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About The Hesperian / (Lincoln, Neb.) 1885-1899 | View Entire Issue (Jan. 15, 1892)
Forskejng tho rapid development of the heet
sugar enterprises those in charge of the department
of chemistry have organized a beet sugar school.
The course, as already outlined, will consist princi
pally of chemistry, physics, and agriculture. The
object being to offer only those studies that have a
direct bearing upon the manufacture of beet sugar.
Owing to insufficient accommodations, the number of
students will be limited, the limit being placed at
one hundred. It is the intention of the department
to strengthen and build up this course, and with this
end in view efforts are being made to increase the
accommodations. This is one of the most practical
courses ever offered, and it will le a successful one.
Let the good work continue.
The past term has been one of substantial pros
perity for the open literary societies of this univer
sity. The amount and the quality of work done by
them has been large, and of an unusually high stand
ard, and the interest shows no sign of abatement.
The new members are proving themselves to be of
excellent material by showing their ability, and bet
ter still, the inclination to take a leading part in the
management, and by assumming a share of the bur
dens ol their societies, l here has never Deen a
time in the history of our school when it was so uni
versally admitted, that one of the most valuable
and practical parts of an education is the drill and
discipline given by the work of the societies.
One by one, as the students heard the report
from the last session of the regents, they expressed
regret that Professor Hunt's health will compel
him to leave the university, and the work of the
English department just Avheii he has succeeded, with
much labor, in organizing the department and in
raising the quality of work to a university standard.
Professor Hunt has successfully eradicated from uni
versity life the notion that instruction in English
must be elocutionary, and has demonstrated to all
the superior fitness and advantages of practical, com
mon sense instruction in English. The task has
been a hard one, and the obstacles to surmount, or to
remove, have been many. A man with less courage,
force of character, and less will power would have
given up discouraged. Now, when success i at
hand, and the fruits of his toil are almost in sight,
he must leave all. The expression of one student to
the writer, is the spoken, and unspoken thought of
every one: "We will never get as practical and effi
cient an instructor in English as Professor Hunt. I
have had work in his department throughout my col
lege course, and now am taking all the work I may.
I wish it were possiLlc for me to take more hours
under his instruction before his health compels him
'to leave us."
The Hesperian has decided to place several
small boxes in the various university buildings, in
order to encourage the contribution of articles suit
able for publication. All contributed articles must
be signed by the writer, or they will be rejected.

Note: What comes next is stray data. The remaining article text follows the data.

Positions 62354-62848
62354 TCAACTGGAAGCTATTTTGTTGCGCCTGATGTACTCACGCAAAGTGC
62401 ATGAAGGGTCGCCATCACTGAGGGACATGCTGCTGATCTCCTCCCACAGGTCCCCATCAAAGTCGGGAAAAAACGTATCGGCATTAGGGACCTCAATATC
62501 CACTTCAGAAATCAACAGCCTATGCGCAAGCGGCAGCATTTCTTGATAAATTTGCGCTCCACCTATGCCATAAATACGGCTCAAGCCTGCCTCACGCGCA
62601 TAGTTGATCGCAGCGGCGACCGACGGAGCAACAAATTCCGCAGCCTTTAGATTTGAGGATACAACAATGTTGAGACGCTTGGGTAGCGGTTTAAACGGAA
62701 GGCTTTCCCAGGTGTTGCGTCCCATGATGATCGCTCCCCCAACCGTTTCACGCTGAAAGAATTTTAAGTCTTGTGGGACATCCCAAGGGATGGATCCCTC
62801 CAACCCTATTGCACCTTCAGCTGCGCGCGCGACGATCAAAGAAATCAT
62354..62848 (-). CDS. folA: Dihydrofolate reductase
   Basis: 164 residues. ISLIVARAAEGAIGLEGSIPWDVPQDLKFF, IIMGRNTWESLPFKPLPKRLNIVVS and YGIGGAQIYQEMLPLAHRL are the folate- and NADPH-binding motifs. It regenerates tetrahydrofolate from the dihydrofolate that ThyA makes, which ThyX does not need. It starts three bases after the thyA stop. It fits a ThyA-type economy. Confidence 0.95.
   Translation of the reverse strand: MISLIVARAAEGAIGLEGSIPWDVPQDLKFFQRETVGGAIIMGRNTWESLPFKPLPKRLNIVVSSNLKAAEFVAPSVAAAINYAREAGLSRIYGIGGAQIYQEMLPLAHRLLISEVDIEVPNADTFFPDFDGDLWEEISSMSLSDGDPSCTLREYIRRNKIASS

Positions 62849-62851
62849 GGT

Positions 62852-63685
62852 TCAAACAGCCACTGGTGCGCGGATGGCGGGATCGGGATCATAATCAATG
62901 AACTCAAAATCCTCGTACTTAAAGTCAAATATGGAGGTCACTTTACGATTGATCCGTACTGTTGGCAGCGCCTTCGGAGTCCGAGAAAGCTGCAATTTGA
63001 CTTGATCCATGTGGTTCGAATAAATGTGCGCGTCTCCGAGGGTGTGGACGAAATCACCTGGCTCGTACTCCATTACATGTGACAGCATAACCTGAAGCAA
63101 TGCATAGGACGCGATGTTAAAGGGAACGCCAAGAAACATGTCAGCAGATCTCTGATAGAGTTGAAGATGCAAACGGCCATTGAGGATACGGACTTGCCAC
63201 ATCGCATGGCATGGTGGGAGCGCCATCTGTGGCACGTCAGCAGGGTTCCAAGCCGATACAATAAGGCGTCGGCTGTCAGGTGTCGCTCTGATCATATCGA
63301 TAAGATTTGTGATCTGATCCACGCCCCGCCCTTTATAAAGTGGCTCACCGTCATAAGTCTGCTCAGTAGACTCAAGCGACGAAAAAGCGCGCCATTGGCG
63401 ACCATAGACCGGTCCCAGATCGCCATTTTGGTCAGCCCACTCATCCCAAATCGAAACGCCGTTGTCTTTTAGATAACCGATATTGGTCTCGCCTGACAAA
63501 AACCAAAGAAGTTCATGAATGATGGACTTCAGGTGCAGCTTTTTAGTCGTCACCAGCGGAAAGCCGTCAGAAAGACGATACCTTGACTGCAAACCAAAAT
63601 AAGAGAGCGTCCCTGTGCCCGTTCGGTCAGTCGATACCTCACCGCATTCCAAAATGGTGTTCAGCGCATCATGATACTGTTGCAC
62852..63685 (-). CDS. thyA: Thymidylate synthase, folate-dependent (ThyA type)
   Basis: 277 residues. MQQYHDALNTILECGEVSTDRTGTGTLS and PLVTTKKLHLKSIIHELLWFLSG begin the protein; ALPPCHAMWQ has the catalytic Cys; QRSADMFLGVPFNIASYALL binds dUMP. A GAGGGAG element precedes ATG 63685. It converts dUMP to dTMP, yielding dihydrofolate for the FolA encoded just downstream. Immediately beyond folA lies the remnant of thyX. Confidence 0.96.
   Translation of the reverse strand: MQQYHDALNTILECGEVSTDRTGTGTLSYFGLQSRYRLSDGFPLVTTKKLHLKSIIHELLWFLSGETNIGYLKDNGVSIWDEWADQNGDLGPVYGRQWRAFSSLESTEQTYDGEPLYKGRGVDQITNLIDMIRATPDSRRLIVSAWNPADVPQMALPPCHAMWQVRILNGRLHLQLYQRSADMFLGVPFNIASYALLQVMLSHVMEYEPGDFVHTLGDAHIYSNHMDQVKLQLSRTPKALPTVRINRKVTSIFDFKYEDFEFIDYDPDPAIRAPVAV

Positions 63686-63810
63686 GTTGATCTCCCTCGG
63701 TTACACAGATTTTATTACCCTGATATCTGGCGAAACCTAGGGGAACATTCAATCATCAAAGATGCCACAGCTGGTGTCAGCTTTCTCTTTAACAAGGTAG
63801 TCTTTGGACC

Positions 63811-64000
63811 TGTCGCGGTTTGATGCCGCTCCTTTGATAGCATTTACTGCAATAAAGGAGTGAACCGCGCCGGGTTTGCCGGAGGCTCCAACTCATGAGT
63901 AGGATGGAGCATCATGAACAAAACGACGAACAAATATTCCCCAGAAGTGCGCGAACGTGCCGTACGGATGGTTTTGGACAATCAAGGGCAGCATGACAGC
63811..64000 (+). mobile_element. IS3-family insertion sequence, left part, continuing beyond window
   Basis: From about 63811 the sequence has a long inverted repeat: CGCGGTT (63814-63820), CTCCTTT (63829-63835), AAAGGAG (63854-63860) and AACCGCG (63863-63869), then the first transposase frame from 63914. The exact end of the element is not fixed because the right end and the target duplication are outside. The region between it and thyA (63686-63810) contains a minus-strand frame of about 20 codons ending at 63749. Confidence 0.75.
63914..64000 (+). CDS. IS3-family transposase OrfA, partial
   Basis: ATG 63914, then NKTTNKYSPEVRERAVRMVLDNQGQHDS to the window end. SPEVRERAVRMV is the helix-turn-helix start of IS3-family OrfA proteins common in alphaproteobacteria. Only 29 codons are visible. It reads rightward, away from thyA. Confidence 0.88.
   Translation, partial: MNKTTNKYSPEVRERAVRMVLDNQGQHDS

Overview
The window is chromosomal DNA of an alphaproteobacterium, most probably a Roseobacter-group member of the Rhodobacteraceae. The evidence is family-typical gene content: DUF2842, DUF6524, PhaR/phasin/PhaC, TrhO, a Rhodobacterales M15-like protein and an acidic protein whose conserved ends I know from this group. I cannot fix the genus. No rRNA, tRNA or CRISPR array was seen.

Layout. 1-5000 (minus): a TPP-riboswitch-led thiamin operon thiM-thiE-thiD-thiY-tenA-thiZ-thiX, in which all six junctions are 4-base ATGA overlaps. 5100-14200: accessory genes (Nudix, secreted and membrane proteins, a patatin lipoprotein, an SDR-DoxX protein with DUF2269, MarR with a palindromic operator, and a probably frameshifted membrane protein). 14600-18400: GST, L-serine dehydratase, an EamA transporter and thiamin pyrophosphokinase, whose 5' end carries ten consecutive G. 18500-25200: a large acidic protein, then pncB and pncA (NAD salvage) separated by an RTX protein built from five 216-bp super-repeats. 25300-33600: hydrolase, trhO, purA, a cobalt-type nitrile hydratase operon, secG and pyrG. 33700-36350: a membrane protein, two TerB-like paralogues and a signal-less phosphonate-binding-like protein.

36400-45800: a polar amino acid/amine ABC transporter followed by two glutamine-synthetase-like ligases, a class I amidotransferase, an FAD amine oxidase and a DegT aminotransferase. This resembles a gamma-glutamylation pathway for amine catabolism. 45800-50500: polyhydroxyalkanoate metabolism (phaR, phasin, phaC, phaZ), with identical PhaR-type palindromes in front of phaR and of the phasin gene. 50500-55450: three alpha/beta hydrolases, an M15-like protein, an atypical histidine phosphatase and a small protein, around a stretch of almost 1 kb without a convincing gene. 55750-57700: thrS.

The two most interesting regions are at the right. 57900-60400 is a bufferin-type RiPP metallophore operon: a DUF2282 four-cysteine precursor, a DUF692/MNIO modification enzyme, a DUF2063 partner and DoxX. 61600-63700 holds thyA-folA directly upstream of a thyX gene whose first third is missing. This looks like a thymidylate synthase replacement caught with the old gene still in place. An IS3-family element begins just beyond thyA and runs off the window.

The name of the author will be surpressed if desired.
The managing editor reserves the right to publish
such articles only as he thinks suitable.
We will be glad to receive contributions from any
person. If you have some ideas to advance in
regard to university affairs, write them up and for
ward the article to The Hesperian. Personals and
locals will be highly appreciated. Literary articles,,
interesting stories will be gladly received. They are
desired. Let them come in. Small favors will be
thankfully received, larger ones in proportion.
We desire to make The Hesperian interesting
and instructive to the students and Jriends of the uni
versity. We desire to make it a more literary paper.
To do this we must have the mental support of-the
students. If this can be accomplished, the paper
will be greatly improved. There will be a large
amount of material from which to make up the paper.
Matter will not have to be published simply to fill
up space. AH poor material will be rejected.
The students should not think because there is
a board of editors, that they should write the whole
paper. Contributed articles should receive attention
first. The editors should supply the deficit. The
editors do not have time to write the required amount
and write the best material. They generally have
too much university work. A college paper should
express college life. This can be accomplished in
no better way than to have as many of the students
possible contribute to the paper.
It is sincerely hoped that these few remarks may
prove to be productive. We wish to raise the stan
dard of the paper. We believe this to be the best
method to pursue.
We publish the following leply to an article pub
lished in the last Hesperian advising the university
to withdraw from the N. C. O. A:
' In the issue ol December 15, Mr. T. F. A. Williams arg
ues for the abandonment by the university of the state orator
ical association. Mr. Williams is well known in his personal
disregard for oratorical contests in general and ior those
under the auspices of the N. C. O. A. in particular. 1 am
not at all inclined to agree with Mr. Williams in what he
urges to strongly. It seems to me that something may be
said on the other side.
Is i Mr. Editor, just the fairway to do, to sum up the
oratorical record of the university by saying that we have
three times been defeated? Is it fair to cast aside by a bit ol
sarcasm uny consideration of circumstances or analysis of sit
uations? I think I am right when I say that in four state
contests the U. oi M. lias not once held second place in man
uscript, that is, thought and composition taken together.
Last year one of the judges after th: contest said that he
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